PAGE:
“You have not done enough, you have never done enough, as long as there is something to which you can contribute.” – Dag Hammarskjöld
The words had been read and examined time and time again, so that they had become engrained in her mind, an omnipresent thought that drove her strife for survival. At the moment, a chilly mid-December’s night in 1996, she found herself studying the phrase once more, the words resurrected by the dim candlelight dancing over the pages of her notebook. Francine Ingabire sat in a tent only big enough for her hunched body, on the outskirts of a Ugandan town called Cyahafi, just over the Rwandan border. After narrowly escaping the militia forces determined to execute her within a country where the peace-promoting words of Dag Hammarskjöld were disregarded as absurd ideals of a foreign world, she took grateful refuge in her makeshift shelter. Francine had spent 6 years pursuing peace within the turbulent state that had become her once cherished Rwanda, a hazardous vocation for a woman in such surroundings. Starting as an insignificant ambition to resolve neighbourhood disagreements, she now had a straightforward agenda with one goal: mending Rwanda.
Despite the distressed pleads of her parents (who had long since abandoned their country), she was determined that she could, along with combined willpower of thousands who shared her belief, bring about peace from the remains of Rwanda. In her view, one can never say that they ‘have never done enough’; and so, particularly initiated by the violent peak of 1994, incorporated into every nationwide violation of human rights and morality, came a tenfold of new purpose. The daughter of a Hutu political lawyer father and a Tutsi hairdresser mother, she had a personal connection that could be described as no less than romantic, with her country, and accordingly with the sufferers of the 1994 genocide. For every individual she and her self-entitled ‘Peace4Rwanda’ team managed to save from death’s grasp, or every rape victim they could successfully ameliorate, her tenacious mind envisioned the hundreds of other men, women and children being slaughtered mercilessly. No matter what they – she, Patrick, Ariane, David, Miriam and the 95 others who worked alongside them – managed to achieve and endure, it could never be enough; even a peaceful Rwanda would not see the glorious day on which the world would truly be at peace.
This quest for peace came with a burdensome price, she came to discover three months ago. Her increasingly successful efforts to shed light on the true crimes of Rwanda’s political and opposition groups – long after the ‘official end’ of the genocide – consequently caused their leaders to seek her execution. After months of hiding, fear escorted her to her current position: camouflaged into the Ugandan terrain, mere hours after secretly fleeing her country in attempt to expose its internal crisis.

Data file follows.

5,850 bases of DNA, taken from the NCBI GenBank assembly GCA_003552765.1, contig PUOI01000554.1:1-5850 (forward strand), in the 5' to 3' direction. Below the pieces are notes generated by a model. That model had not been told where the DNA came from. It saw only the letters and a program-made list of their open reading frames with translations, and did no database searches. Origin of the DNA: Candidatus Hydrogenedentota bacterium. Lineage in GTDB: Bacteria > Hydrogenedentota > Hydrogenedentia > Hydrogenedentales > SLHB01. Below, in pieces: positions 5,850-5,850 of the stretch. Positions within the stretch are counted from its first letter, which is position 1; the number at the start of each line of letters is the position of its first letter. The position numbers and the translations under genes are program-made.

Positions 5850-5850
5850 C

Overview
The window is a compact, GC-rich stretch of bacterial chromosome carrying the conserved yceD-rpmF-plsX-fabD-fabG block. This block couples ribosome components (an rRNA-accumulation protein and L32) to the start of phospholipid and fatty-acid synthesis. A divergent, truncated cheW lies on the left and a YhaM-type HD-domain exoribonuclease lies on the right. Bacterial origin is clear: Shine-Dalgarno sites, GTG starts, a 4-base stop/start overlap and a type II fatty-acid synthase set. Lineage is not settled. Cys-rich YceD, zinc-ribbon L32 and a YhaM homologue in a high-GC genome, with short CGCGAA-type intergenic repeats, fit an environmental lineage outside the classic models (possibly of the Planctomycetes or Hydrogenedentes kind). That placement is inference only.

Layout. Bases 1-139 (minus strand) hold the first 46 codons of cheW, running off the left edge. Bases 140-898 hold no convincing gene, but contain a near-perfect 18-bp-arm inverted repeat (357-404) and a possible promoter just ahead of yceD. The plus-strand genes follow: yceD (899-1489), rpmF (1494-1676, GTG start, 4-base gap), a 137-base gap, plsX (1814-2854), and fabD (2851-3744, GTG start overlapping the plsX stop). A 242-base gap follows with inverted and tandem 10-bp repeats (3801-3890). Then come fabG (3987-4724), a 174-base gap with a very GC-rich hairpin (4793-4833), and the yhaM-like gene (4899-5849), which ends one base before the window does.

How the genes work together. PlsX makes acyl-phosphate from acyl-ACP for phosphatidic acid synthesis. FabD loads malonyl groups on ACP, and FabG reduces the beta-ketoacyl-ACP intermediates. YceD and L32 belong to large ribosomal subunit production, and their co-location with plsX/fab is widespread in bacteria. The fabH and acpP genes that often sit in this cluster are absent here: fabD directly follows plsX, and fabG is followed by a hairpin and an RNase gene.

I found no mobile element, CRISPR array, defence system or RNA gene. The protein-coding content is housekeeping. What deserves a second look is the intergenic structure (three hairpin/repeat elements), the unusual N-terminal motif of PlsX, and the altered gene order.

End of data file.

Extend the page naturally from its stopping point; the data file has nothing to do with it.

Pen flying across the page, ink and paper merging to create a waterfall of courage-engendering words, Francine sat crouched in her tent writing her weekly letter to the association of supporters and activists she had kindled throughout the country. Though, for once, the letter would be sent not only to her ‘headquarters’ in a deserted factory in Kigali, but also to a global genocide-awareness foundation and a major international news network, both of which awaited her upcoming arrival in London. Howbeit, she still faced the mammoth task of arriving safely to Kisoro Airport, 10 kilometres in the distance from where she sat in her tent. Though angst lingered implacably on her nerves, she was brimming with pride. Finally, after 6 formidable years of relentless tribulation, she had finally drawn attention to the endeavours of ‘Peace4Rwanda’; at last, they were that much closer to their attaining their feat.
Putting an end to the candle’s descent towards extinction, she blew at the tip of the wick, leaving her alone in the darkness of her temporary home. Absorbing the serenity in the absolute silence of her surroundings, she realised the potency of authentic tranquillity. In that moment, and the bliss-filled ones that followed, she instilled a new resolve. She, like countless ambassadors of peace before her, would not rest until this feeling – of true peace – could be experienced by all. Even on this day, which she may well never come to see, she knew that there would be more goals to be met once more. For peace to truly be possible one must do more than expected, one must not only pave way for peace in their own generation, but lead the subsequent generations in following suit.
*This is a fictional story, excluding the event of genocide and turmoil in Rwanda, any resemblances to real persons or occurrences are unintentional.*